Homeowners’ housing wealth grew by record numbers in 2020. According to CoreLogic’s Home Equity Report that was released This Week in Real Estate, homeowners gained an average of $26,300 in equity – the largest average equity gain since 2013 – and the aggregate increase was a record $1.5 trillion. Below are a few newsworthy events from the second week of March that influence our business:
U.S. Homeowners Gained Record $1.5 Trillion of Equity in 2020. According to CoreLogic’s latest Home Equity Report for the fourth quarter of 2020, U.S. homeowners with mortgages (which account for roughly 62% of all properties) have seen their equity increase by 16.2% year over year, representing a collective equity gain of over $1.5 trillion, and an average gain of $26,300 per homeowner, since the fourth quarter of 2019. As competition for the dwindling supply of for-sale homes drove prices up, average annual homeowner equity gains in the fourth quarter of 2020 reached the highest level since 2013. California, Idaho, and Washington experienced the largest average equity gains at $54,500, $48,500 and $47,200 respectively.
Will Rising Mortgage Rates Derail the Red-Hot Housing Market? The red-hot U.S. housing market may meet its match this year: rising mortgage rates. Thus far though, it doesn’t appear housing has been thrown too much off its stride. housing market watchers remain on edge as the climb in 10-year Treasury yields puts upward pressure on mortgage rates. Freddie Mac reported last week that the 30-year fixed-rate mortgage averaged 3.02% for the week ended March 4. The reading represents the first time since July 20 that the 30-year rate has been above 3%. A year ago at this time, the 30-year fixed-rate mortgage stood at 3.29%. “Since reaching a low point in January, mortgage rates have risen by more than 30 basis points, and the impact on purchase demand has been noticeable. While purchase activity remains high, it has cooled off over the last few weeks and is currently on par with early March, prior to the pandemic. However, the rise in mortgage rates over the next couple of months is likely to be more muted in comparison to the last few weeks, and we expect a strong spring sales season,” said Freddie Mac chief economist Sam Khater.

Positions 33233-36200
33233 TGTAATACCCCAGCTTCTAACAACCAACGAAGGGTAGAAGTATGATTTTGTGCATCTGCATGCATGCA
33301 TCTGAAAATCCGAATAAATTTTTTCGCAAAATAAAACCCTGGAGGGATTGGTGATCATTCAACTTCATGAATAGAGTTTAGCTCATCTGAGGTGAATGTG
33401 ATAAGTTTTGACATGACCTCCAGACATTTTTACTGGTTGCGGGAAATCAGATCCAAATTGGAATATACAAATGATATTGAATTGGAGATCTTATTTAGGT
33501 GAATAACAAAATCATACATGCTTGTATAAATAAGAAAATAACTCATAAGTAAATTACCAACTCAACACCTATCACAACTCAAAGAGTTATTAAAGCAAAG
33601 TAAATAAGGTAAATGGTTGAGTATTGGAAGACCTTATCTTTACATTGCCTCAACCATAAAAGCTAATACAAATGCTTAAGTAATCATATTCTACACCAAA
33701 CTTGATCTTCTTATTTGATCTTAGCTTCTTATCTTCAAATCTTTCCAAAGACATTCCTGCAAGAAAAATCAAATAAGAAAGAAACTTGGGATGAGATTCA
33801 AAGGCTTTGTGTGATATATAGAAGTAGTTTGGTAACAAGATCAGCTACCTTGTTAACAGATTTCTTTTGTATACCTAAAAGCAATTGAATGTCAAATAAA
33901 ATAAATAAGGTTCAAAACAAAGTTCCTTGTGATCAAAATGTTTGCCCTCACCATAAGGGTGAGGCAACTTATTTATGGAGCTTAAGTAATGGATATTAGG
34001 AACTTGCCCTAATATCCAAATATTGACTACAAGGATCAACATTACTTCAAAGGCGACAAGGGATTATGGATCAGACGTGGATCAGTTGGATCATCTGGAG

This is Nothing Like Last Time. 2020 was so strong that many now fear the market’s exuberance mirrors that of the last housing boom and, as a result, we’re now headed for another crash. However, there are many reasons this real estate market is nothing like 2008. One, mortgage standards are nothing like they were back then. During the housing bubble, it was difficult not to get a mortgage. Today, it’s tough to qualify. The Housing Credit Availability Index shows that lenders were comfortable taking on high levels of risk during the housing boom of 2004-2006. It also reveals that today, the HCAI is under 5 percent, which is the lowest it’s been since the introduction of the index. Two, prices aren’t soaring out of control. Annual home price appreciation between 2002 – 2005 was 8.5%, 8.7%, 12.5% and 11.4%, respectively compared to annual home price appreciation between 2017 – 2020 of 6.4%, 4.8%, 4.7% and 9.2%, respectively. Three, we don’t have a surplus of homes on the market. We have a shortage. There were too many homes for sale in 2007 and that caused prices to tumble. Today, there’s a shortage of inventory, which is causing an acceleration in home values. In 2007 there were 9.6 months of single-family inventory compared to 2.1 months in 2020. Four, new construction isn’t making up the difference in inventory needed. 2020 marked thirteen consecutive years below the 50-year average of single-family units completed. Five, houses aren’t becoming too expensive to buy. The affordability formula has three components: the price of the home, the wages earned by the purchaser, and the mortgage rate available at the time. Fifteen years ago, prices were high, wages were low, and mortgage rates were over 6%. Today, prices are still high. Wages, however, have increased, and the mortgage rate is about 3%. That means the average homeowner pays less of their monthly income toward their mortgage payment than they did back then. Six, people are equity rich, not tapped out. In the run-up to the housing bubble, homeowners were using their homes as personal ATM machines. Many immediately withdrew their equity once it built up, and they learned their lesson in the process. Homeowners have cashed out almost $500 billion dollars less than before.